Feeling artsy recently during some annual leave, I decided to sign up to an online art journal course – ‘Lyrical’ by artist and illustrator Roxanne Coble.
The class is aptly named, as the course focuses on making art from music. Taking inspiration from lyrics, the aim is to layer scraps from magazines, building up tiers of paint, gloss and pen on top until you get a piece of art that ‘sings’ your lyrics.
Having just heard the new Ice Nine Kills album, I decided to take lyrics inspired by their song, Funeral Derangements. The song is inspired by Stephen King’s Pet Semetary:
I’ll dig through sorrow and disgust
Ashes to ashes, dust to dust
Don’t give up, don’t let go
I’ll make this right
Sometimes dead is better
They say that time heals all
But I won’t heed the call
Buried in misery
Spare me the eulogy
Still, I can’t escape the struggle
Driven when push comes to shovel
Whether God’s hand or my own
Nothing here is set in stone
Yes, I know, super dark. But the album is called Welcome to Horrorwood and takes you on a journey through the band’s favourite horror films. I’ve always loved very dark and gothic art, so using this as inspiration was a fun opportunity!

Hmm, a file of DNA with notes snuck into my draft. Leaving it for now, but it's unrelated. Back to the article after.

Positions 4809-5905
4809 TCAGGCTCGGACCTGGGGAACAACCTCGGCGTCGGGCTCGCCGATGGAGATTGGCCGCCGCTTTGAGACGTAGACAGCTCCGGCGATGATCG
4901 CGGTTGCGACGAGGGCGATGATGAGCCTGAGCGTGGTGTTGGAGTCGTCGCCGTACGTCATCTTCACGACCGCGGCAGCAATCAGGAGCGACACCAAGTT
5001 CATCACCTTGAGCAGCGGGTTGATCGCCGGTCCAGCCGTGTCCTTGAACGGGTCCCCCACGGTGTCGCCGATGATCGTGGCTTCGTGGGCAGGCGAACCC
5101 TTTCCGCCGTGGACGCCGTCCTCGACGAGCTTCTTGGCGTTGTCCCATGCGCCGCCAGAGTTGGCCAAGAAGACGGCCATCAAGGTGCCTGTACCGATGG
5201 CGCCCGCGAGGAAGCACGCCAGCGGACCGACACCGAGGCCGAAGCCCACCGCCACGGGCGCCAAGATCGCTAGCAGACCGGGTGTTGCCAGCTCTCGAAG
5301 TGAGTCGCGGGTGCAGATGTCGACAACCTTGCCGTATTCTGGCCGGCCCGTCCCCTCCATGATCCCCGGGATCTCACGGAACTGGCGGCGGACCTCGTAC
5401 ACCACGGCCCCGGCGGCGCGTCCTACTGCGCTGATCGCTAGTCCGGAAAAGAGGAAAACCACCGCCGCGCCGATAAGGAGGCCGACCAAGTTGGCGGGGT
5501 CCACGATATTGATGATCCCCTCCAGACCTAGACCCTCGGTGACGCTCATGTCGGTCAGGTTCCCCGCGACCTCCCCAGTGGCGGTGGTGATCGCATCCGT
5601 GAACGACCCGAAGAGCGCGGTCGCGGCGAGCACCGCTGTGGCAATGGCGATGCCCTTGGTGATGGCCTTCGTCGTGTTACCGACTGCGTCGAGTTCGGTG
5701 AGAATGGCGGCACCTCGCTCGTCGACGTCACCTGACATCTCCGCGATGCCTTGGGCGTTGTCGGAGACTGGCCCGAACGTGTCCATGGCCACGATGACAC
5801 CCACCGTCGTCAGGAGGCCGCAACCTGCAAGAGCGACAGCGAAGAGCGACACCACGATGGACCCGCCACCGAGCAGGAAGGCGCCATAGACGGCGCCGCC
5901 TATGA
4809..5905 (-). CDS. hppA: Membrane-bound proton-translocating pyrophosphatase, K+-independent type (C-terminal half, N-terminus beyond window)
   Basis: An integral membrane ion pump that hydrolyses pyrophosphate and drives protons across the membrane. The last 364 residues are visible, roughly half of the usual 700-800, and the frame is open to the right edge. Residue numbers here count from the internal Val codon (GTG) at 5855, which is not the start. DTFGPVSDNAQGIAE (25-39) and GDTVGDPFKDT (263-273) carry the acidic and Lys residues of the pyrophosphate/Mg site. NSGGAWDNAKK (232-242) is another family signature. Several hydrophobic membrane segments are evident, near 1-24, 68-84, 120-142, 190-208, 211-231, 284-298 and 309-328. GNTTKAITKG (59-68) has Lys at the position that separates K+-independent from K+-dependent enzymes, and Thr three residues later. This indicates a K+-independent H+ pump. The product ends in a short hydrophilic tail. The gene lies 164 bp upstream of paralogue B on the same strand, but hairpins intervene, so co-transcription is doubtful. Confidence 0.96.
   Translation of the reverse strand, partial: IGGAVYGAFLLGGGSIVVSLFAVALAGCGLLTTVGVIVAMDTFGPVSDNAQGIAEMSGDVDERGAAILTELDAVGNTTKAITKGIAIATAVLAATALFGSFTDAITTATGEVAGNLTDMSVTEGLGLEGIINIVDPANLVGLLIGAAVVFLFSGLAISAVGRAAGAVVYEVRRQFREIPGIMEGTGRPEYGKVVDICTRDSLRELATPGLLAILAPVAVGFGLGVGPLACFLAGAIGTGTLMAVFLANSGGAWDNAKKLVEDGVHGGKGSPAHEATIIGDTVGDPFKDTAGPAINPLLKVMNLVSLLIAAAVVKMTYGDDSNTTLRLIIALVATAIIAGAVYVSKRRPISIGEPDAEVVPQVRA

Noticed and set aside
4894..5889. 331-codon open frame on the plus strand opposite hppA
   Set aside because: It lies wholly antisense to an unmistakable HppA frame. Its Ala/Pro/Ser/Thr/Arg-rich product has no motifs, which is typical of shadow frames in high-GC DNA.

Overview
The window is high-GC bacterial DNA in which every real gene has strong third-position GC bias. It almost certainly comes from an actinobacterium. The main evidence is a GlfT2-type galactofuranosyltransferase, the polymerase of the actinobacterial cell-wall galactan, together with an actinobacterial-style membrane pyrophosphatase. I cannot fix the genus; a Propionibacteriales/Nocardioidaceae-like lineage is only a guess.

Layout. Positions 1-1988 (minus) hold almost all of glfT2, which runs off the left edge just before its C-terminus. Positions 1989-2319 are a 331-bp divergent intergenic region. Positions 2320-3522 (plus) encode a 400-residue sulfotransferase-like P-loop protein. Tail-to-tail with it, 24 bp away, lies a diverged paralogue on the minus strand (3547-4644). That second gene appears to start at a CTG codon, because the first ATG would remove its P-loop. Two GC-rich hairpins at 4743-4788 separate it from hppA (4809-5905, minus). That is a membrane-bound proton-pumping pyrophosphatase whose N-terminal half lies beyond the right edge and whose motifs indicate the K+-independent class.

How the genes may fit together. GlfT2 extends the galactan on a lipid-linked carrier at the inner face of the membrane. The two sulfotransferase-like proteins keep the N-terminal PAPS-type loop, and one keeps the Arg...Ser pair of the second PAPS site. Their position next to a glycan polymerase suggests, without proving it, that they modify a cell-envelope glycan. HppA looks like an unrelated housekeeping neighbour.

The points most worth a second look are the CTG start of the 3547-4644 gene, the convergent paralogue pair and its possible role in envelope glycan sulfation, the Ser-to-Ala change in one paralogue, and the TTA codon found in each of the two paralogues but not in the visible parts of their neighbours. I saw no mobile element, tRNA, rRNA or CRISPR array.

The course comes in the form of a PDF file and accompanying videos, where Roxanne Coble makes her own piece of work from scratch. I liked watching her build on the same design each video (none of this ‘here’s one I made earlier’ business!).
I learnt so much about enjoying the journey of an art piece. I’m usually quite a rigid creator, and don’t like to colour outside of the lines, but this course is all about feeling the theme and giving yourself permission to make mess.
I started my piece with a vision, and I can safely say I didn’t achieve that vision (haha), but I still ended up with a piece that I think reflects the terror and manical nature of the Funeral Derangements song.
For my next piece, I would definitely invest in a lot more gloss gel paint (woah, that stuff is incredible), and would buy some more reliable white gel pens (I managed to break the nib of my pen within the first three seconds). I would also explore using more tools – perhaps sponges, the ‘o’ of a pen lid, and maybe even some good old finger painting?
I feel the course is worth every penny (I paid around £16, I believe); it is fun, pushed me out of my creative comfort zone, and you get a lot of tutorial and guidance for your money. It also gave me a huge nostalgia kick; I used to keep art journals with my friends in my teens, so this took me back to some really lovely memories.
You can still purchase the course on Etsy right here.